March 26, 2014

Breaking One of the Detangling Commandments

(Please excuse the possessive “natural’s”, LOL!)

by Shelli of Hairscapades

Okay, so I may be (figuratively) hung, drawn, and quartered for this one. Alright … alright … I’m being dramatic. But … I’m about to suggest something that will probably go counter to a “natural hair” great commandment that most have probably read over and over again.


See, what had happened was … I’ve been detangling from TIPS to ROOTS for forever. Aaaaaaand, it has served me well for the most part. But, the last few wash days, I started breaking this rule. Let me premise this by saying that I primarily use my fingers and only pull out the Ouidad Double Detangler once my hair is pretty thoroughly detangled. However, my detangling sessions were becoming more tedious and lengthy due to the length of my hair. I would slather on tons of conditioner, but starting from the tips resulted in me having to work the shed strands in each section down the length of my hair over and over … AND OVER again.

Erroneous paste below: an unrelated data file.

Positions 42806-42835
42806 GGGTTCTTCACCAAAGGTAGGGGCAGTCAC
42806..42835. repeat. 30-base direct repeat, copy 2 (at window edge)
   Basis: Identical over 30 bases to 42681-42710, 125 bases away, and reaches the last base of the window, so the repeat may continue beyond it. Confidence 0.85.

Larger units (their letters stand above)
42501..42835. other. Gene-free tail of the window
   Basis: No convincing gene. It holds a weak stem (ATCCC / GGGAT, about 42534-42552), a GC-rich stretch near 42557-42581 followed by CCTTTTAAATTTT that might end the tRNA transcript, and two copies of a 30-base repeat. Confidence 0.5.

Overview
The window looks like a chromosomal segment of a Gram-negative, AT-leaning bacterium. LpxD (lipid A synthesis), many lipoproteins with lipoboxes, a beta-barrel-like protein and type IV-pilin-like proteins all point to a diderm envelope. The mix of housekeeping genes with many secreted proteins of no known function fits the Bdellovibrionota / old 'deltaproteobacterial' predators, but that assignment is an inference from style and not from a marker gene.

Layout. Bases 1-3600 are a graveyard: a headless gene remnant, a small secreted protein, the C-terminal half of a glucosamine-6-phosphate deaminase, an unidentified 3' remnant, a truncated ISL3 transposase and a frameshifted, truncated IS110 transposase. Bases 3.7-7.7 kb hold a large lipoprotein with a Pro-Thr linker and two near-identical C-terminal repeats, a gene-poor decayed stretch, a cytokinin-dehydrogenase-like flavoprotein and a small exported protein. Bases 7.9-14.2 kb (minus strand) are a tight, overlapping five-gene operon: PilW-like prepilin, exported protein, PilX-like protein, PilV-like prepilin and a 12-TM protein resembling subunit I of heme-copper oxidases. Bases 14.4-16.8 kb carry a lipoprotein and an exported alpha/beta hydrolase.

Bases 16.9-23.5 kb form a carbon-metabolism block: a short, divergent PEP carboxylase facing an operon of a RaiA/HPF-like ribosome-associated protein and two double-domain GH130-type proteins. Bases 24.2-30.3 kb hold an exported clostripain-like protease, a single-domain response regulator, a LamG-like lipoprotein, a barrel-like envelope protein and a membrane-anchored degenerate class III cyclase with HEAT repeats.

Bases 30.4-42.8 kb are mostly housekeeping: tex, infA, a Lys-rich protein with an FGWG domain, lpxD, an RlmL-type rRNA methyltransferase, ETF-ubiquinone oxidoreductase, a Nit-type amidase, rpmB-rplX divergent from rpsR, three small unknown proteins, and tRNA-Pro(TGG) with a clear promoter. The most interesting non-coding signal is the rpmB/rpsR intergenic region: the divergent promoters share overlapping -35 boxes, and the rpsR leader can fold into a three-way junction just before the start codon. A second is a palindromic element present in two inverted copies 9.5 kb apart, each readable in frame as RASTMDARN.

Read On!>>>
I began to realize that the worst matting was occurring at the roots of my hair and that if I loosened the tangles and shed hair there first, it was taking me less time to detangle, and less time = less manipulation. The trick of it is that I don’t finger detangle DOWN the length of my hair first. I detangle by pulling the strands APART. I’ve seen this referred to as “wish-boning” since you are pulling the strands apart like you would a wishbone (but more gently, of course). This provides space in the hair to allow shed/broken strands to glide out and it also helps loosens knots rather than tightening them. So, I work the strands apart at the roots, THEN I pull loose hair out of and/or down my hair.

Now, I definitely wouldn’t suggest trying the roots to tips approach with a comb as you may end up with more hair in it than on your head. But, if you finger detangle exclusively or prior to using a tool, than you may find that the roots to tip approach hastens the end of your detangling sessions. And, if you so desire, you can use a comb or brush from tips to roots to polish off the job.

Do you detangle from tips to roots or roots to tips? What techniques have eased your detangling sessions?

1 Weigh in!:

Anonymous said...

Sounds like a great tip/suggestion..Might have to try it.

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